Four years ago as part of a reform of public pensions in New Jersey Governor Chris Chritie pledged to make the predetermined contributions into the pension system. That didn’t quite work out.
On Tuesday he made another pledge.
According to a northjersey.com story:
Three years ago, Governor Christie dismissed the idea of signing a pledge that he would never raise taxes. He insisted that his own record of vetoing income and corporate tax hikes spoke for itself.
“I made a pledge to the people of the state not to,” Christie said in Asbury Park that August. “I don’t need to make a pledge to anybody else.”
Presidential candidate Christie had a change of heart Wednesday, signing the “Taxpayer Protection Pledge for the American People” promising that he would oppose and veto any tax increase if he is elected president.
And the Americans for Tax Reform folks were bragging:
“Governor Chris Christie has vetoed more tax hikes than any other Governor in modern American history,” said Grover Norquist, president of Americans for Tax Reform. “And he made those vetoes stick. Without the Christie governorship, New Jersey would be somewhere between Detroit and Greece.”
New Jersey does happen to be geographically directly between Detroit and Greece but the problems these three bankrupt entities face have little to do with taxes and everything to do with debt which at one time (earlier this week) seemed like a Christie priority as well. Not any more:
New Jersey Gov. Chris Christie caused a stir back in April when he unveiled his plan for reducing the long-term debt through cuts and reforms of Social Security, Medicare and other fast growing entitlement programs.
He predicted that his proposals would reduce the growth of entitlement spending by $1 trillion over the next decade. The reaction was mixed, from high praise from budget watchdog groups to condemnation by seniors’ advocacy organizations. Yet few could dispute that the tough-talking governor had laid down a serious marker for future discussion if he managed to win the GOP presidential nomination.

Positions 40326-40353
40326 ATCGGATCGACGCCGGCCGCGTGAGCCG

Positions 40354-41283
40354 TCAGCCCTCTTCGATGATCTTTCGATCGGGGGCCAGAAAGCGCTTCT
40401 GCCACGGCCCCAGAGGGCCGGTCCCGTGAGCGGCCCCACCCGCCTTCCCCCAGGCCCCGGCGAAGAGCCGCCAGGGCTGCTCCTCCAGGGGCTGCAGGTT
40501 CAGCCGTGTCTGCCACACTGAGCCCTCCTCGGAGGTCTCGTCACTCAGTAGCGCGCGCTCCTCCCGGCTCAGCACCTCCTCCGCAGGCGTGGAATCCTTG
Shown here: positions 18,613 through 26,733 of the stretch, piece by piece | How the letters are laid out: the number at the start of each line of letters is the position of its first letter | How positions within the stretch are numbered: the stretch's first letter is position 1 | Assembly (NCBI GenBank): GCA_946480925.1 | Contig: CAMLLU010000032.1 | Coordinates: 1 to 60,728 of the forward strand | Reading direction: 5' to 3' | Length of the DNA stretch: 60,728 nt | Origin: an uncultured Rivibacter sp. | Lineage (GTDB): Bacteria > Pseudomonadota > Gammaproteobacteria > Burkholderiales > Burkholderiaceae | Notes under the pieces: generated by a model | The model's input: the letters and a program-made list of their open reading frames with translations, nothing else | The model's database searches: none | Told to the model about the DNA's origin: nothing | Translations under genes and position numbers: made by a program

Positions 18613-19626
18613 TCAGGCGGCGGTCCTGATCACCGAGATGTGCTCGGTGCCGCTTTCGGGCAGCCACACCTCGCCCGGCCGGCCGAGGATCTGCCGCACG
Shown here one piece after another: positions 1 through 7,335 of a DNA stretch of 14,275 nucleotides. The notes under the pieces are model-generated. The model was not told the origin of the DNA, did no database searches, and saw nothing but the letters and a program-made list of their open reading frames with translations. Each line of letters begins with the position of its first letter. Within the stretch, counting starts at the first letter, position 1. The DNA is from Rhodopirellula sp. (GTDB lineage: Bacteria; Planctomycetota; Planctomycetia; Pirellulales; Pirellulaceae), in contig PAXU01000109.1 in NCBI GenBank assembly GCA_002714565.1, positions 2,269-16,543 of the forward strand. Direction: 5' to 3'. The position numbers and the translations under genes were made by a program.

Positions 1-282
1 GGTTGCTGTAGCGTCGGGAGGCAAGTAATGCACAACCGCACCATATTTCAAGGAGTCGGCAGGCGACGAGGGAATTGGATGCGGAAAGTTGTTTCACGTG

“While other politicians are running away from the issue, Christie is running towards it, and not only starting a straightforward discussion about the need to reform entitlements, but also offering real specifics,” Maya MacGuineas, president of the Committee for a Responsible Federal Budget, said at the time.
MacGuineas and other deficit hawks are less sanguine today about Christie’s seriousness in containing the $18.3 trillion national debt. That’s because earlier this week he became the ninth GOP presidential candidate to sign the Americans for Tax Reform pledge to oppose any tax increase while in office.
Christie’s action was good politics if not necessarily responsible public policy. Lawmakers and politicians for years have been hounded by Grover Norquist, the president of Americans for Tax Reform, to agree to the tax policy straightjacket or face retribution at the polls.
“Governor Christie understands that government should be reformed so that it takes and spends less of the taxpayers’ money,” Norquist said in a statement. “He will oppose tax increases that paper over and continue the failures of the past.”
If elected, it will be mathematically impossible for President Christie* to both honor his pledge and pay off that staggering debt. However, what is possible is for him to either go back on his word, repudiate those obligations, or some combination (which is the road he has tried to take in New Jersey).
I know. I gagged a little too in writing those two words.